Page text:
The Hidden Dangers of Sleep Apnea [Side Effects and more]

Many hidden dangers of sleep apnea are mostly unknown. Sure, it’s easy to find the symptoms of sleep apnea, but what about the long-term side effects?

An estimated 9% to 26% of adults in America suffer from sleep apnea, and many cases go undiagnosed. Since untreated sleep apnea can lead to major long-term side effects, getting a healthcare professional to diagnose sleep apnea is vital.

Symptoms of Sleep Apnea

The common symptoms of sleep apnea are:

  • Disrupted breathing during sleep
  • Labored breathing while asleep
  • Loud snoring, gasping, choking, and/or snorting
  • Lower sleep quality for a bed partner
  • Nighttime teeth grinding (AKA sleep bruxism)
  • Morning headaches
  • Irritability
  • Difficulty concentrating
  • Sore throat (usually caused by your snore)
  • Dry mouth (which leads to poor oral health)
  • Frequent urination at night
  • Higher risk of automobile accidents
  • Decreased job/school performance
  • Excessive daytime sleepiness (primarily in adults)
  • Attention-deficit hyperactivity disorder symptoms (primarily in children)

If you or a loved one is exhibiting warning signs of sleep apnea, seek medical advice right away. Diagnosing sleep apnea should be done sooner rather than later, so you and your bed partner can get a good night’s sleep and invest in a healthy future.

The main method of diagnosing sleep apnea is a sleep study that measures breathing, brain activity, oxygen levels, and other factors that may indicate you suffer from sleep apnea.

Causes of Sleep Apnea

To understand the causes of sleep apnea, you first must know that there are 3 types of sleep apnea, each with their own causes.

3 types of sleep apnea:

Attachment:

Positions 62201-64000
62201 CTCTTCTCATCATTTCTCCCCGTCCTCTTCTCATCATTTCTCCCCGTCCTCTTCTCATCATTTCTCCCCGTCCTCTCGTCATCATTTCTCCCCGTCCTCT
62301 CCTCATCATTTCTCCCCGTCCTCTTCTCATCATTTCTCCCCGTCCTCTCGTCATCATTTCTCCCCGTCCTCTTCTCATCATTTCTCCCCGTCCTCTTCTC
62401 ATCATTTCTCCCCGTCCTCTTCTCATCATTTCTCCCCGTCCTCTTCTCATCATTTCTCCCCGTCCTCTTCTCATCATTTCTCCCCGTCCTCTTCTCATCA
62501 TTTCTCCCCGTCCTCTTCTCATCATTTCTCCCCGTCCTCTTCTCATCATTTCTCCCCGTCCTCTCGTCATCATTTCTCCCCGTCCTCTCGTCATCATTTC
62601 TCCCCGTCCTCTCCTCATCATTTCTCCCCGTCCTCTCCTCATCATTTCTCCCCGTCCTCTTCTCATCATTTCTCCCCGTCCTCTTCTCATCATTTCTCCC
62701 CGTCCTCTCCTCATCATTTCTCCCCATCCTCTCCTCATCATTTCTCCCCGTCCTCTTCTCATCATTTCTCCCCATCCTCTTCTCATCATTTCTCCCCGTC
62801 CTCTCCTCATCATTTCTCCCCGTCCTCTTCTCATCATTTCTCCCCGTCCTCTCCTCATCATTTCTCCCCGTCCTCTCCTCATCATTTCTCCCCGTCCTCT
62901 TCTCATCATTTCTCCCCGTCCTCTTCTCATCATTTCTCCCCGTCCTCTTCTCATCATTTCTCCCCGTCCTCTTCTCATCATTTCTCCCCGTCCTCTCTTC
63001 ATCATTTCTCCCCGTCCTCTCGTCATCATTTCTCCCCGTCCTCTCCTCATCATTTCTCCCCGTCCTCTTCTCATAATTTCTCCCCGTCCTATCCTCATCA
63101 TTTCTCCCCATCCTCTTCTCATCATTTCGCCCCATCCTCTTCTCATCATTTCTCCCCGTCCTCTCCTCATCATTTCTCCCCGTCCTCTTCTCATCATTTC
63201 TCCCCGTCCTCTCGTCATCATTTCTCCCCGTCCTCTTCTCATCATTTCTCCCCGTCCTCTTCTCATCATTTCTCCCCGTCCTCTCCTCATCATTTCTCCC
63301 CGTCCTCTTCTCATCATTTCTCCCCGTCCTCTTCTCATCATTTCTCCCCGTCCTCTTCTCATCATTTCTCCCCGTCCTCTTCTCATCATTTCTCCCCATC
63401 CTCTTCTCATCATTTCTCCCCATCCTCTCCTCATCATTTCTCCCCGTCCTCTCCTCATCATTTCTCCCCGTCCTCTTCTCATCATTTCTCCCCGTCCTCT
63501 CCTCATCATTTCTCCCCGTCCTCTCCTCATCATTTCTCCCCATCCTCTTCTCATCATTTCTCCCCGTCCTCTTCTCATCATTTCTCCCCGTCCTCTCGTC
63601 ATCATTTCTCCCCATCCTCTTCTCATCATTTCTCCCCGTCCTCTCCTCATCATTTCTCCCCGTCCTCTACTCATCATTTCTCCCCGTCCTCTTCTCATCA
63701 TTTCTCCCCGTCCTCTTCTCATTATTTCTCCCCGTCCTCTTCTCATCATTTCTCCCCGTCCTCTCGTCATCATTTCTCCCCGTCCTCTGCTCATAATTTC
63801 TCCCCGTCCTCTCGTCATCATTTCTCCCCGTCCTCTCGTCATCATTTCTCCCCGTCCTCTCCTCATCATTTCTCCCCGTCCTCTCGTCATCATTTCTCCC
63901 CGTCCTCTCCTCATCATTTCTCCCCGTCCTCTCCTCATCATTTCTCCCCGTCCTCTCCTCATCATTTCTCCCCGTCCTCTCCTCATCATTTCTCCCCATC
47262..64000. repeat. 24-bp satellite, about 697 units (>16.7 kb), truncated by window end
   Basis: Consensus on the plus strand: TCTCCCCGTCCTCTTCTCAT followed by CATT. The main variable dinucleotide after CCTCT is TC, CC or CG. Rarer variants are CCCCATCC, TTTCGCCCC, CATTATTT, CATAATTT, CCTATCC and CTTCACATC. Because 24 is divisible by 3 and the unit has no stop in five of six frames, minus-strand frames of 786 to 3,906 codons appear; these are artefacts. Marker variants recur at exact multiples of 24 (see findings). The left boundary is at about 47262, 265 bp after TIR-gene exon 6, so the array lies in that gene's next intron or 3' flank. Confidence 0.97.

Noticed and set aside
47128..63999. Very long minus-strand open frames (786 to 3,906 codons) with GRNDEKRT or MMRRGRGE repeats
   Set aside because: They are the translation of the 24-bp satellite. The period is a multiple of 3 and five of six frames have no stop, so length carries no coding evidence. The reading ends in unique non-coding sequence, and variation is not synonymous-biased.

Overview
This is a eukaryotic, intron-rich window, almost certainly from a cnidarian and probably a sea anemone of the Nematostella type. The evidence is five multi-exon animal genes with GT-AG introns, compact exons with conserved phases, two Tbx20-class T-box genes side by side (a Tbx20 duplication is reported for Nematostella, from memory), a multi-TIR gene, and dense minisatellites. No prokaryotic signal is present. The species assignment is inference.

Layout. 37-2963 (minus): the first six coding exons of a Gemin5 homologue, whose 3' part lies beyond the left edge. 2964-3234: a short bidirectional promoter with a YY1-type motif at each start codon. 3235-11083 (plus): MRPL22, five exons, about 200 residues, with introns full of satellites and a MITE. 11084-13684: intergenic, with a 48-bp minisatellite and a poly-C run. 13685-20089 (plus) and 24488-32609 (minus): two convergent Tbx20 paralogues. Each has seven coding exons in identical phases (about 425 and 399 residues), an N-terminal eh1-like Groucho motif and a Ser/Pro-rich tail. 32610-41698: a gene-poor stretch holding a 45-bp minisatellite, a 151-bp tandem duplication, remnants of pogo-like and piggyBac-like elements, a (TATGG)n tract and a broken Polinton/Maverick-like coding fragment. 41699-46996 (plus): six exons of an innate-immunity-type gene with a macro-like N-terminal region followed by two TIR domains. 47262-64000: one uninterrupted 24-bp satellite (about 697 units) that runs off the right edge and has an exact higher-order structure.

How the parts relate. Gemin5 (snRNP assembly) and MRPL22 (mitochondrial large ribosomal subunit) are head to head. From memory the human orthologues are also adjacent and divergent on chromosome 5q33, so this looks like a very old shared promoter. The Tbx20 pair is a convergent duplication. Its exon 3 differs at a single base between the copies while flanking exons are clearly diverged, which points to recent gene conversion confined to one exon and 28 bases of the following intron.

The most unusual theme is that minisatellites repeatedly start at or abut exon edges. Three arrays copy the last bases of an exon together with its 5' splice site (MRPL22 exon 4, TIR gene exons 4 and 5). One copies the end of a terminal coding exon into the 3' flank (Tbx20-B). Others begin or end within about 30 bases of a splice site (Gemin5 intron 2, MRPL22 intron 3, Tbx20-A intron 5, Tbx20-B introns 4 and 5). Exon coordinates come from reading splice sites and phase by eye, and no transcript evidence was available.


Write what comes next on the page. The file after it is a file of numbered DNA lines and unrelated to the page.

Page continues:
1. Obstructive sleep apnea (OSA) — This is caused by a blockage in your upper airway, usually by your tongue or relaxed soft tissues, leading to temporary lapses in breathing. OSA is the most common form of sleep apnea. When people say “sleep apnea”, they usually mean OSA.
  2. Central sleep apnea (CSA) — This is caused when your brain fails to properly control respiration muscles, resulting in slower, shallower breathing. This may be brought on by certain medications or a stroke.
  3. Mixed sleep apnea — This is when you suffer from both OSA and CSA at the same time. It’s also known as “complex sleep apnea”.

What is the primary cause of sleep apnea? The primary cause of obstructive sleep apnea is that your tongue is too big for your mouth. You are at a higher risk for this sleep disorder if you deal with obesity, alcohol abuse, tobacco use, or if sleep apnea runs in your family.

In order to treat this root cause, I recommend the DNA appliance, which gradually, painlessly, naturally stretches the arches of your teeth. Not only can this allow enough room for your tongue in order to cure OSA, but patients also report the DNA appliance improves the look of their smile.

The main causes of central sleep apnea are stroke, high altitude-associated low oxygen levels, and taking certain drugs like oxycodone.

Common risk factors for sleep apnea include:

  • Obesity
  • Male gender
  • Older age
  • Black, Hispanic, and Native American race/ethnicity
  • Tobacco use
  • Excessive alcohol consumption
  • Nasal congestion
  • Large neck circumference
  • Anatomical abnormalities
  • Hormone abnormalities
  • Chronic stress
  • Genetics, family history
  • Enlarged tonsils and adenoids (primarily in children)

Side Effects of Sleep Apnea